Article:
The Third Estate
What Is The Third Estate?
What Has It Been Until Now In The Political Order?
What Does It Want To Be?

The Booming Economy

Monday, May 31, 2004
A lot of Republican talking heads are evincing frustration that the improving economy has not translated into better polling for Bush. Their belief is that the bad news (or perceived bad news) on Iraq is crowding out the positive economic news. They hope that by the end of the year, this situation will change.

Don't hold your breath.

There are a number of reasons why people don't think the economy is as good as the media or Republicans do. One statistic after another has gradually moved into the positive column, and each of them has not has the political advantage that Bush expected. First it was GDP growth, but this doesn't mean much for average people. Then it was (finally) a falling unemployment rate. But this says nothing at very slow job growth. But even if there are a lot of jobs, are wages and income going up? This is the walmartization/off-sourcing problem. Income gains in the first 3 years of the Bush administration were being concentrated for the rich and corporate profits (but I repeat myself), and lost jobs were good and new jobs were bad. Those rdi numbers are finally (maybe) improving, but there is still no apparent improvement in Bush's popularity. Why?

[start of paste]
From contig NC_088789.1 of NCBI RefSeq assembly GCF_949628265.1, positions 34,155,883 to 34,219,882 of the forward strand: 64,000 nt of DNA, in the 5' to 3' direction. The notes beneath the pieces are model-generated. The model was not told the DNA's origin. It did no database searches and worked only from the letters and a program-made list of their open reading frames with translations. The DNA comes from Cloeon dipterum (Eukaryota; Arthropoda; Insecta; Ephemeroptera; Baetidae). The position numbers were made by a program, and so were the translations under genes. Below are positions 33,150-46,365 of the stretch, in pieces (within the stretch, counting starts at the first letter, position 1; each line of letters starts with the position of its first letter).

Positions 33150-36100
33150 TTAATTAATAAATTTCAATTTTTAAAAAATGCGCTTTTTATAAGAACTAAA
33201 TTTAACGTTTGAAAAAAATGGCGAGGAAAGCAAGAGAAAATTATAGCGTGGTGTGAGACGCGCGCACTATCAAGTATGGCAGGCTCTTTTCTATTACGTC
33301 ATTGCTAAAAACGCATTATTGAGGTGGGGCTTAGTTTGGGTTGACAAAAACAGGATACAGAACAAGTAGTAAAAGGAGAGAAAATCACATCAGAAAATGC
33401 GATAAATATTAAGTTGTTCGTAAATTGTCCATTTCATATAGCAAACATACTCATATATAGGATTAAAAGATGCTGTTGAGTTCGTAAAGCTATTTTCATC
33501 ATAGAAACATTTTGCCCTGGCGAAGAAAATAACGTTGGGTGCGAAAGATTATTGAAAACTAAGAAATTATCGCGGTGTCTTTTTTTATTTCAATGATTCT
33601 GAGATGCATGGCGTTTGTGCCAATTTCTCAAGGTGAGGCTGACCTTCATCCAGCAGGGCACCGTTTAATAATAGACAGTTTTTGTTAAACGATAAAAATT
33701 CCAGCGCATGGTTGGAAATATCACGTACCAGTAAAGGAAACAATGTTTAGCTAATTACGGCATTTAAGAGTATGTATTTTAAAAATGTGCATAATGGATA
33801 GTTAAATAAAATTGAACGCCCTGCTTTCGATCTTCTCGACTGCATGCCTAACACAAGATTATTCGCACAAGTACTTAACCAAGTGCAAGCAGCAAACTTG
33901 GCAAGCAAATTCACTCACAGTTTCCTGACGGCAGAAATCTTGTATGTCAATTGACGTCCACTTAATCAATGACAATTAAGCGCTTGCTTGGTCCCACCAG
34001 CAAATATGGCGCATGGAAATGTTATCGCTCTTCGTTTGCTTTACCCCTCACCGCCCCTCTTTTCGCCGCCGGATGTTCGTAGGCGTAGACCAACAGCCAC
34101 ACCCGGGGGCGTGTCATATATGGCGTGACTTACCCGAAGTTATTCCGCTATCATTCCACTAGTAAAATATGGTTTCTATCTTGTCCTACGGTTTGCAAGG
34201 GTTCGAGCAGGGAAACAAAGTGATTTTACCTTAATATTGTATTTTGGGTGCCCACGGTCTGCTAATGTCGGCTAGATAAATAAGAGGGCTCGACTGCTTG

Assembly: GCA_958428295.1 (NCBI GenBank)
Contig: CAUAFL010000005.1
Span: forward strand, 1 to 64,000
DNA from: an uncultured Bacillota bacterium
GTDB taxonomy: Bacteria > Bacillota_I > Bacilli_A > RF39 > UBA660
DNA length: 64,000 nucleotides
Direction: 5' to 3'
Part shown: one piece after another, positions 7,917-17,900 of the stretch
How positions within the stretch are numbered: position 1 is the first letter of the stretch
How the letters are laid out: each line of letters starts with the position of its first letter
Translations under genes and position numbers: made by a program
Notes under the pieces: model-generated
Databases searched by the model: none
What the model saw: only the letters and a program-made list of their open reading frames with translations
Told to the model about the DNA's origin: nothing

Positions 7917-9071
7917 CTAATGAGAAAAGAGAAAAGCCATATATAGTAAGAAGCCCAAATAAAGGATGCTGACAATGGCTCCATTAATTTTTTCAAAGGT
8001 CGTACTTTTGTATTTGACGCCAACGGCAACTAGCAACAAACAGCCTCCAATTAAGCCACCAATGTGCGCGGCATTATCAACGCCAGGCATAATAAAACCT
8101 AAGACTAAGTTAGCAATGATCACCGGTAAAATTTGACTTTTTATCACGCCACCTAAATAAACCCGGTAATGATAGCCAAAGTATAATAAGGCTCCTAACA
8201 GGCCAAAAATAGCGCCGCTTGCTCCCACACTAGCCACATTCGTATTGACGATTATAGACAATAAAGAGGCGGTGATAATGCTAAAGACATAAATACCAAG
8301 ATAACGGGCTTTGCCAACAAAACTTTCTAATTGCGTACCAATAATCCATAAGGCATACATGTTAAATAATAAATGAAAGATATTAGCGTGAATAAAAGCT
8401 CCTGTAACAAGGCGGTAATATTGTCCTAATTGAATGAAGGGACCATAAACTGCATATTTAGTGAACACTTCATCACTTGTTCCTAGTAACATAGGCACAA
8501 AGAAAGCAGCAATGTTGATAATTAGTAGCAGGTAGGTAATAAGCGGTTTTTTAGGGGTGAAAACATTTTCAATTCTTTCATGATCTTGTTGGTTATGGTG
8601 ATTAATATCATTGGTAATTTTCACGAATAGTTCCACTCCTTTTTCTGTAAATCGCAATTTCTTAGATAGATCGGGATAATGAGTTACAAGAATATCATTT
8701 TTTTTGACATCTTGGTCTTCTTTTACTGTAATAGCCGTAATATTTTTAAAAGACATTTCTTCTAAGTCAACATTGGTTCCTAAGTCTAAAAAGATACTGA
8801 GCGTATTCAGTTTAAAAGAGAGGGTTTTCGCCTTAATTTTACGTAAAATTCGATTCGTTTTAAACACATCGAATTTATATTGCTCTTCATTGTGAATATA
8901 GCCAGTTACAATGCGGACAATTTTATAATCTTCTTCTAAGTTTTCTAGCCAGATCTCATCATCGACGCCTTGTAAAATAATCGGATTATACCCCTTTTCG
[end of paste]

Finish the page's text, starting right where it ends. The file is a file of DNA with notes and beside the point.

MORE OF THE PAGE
Two reasons. First, the numbers have gotten better, but they are still way below where people expect them to be. For an incumbent, slow income growth is better than income decline, but it still won't get you re-elected. Just ask Al Gore, who was confronted with slowing income gains at the end of 2000. Second, economic voting is not just based on current evaluations of economic growth. They are also tied to retrospective evaluations of how well the incumbent has managed the economy. Six months of not so bad news does not cancel out 3 years of bad news. And the prospective element of voting is even more intriguing: voters really don't believe in this recovery, so they are discounting any current growth. They don't think it's going to last.

Given the falling dollar, rising oil prices, growing trade and budget deficits, and continued outsourcing, maybe the voters have reason to fear for our economic future. Which makes the voters a lot smarter than the Bush Administration. No surprise.
Posted by Arbitrista @ 10:46 AM
Post a Comment
<< Home

:: permalink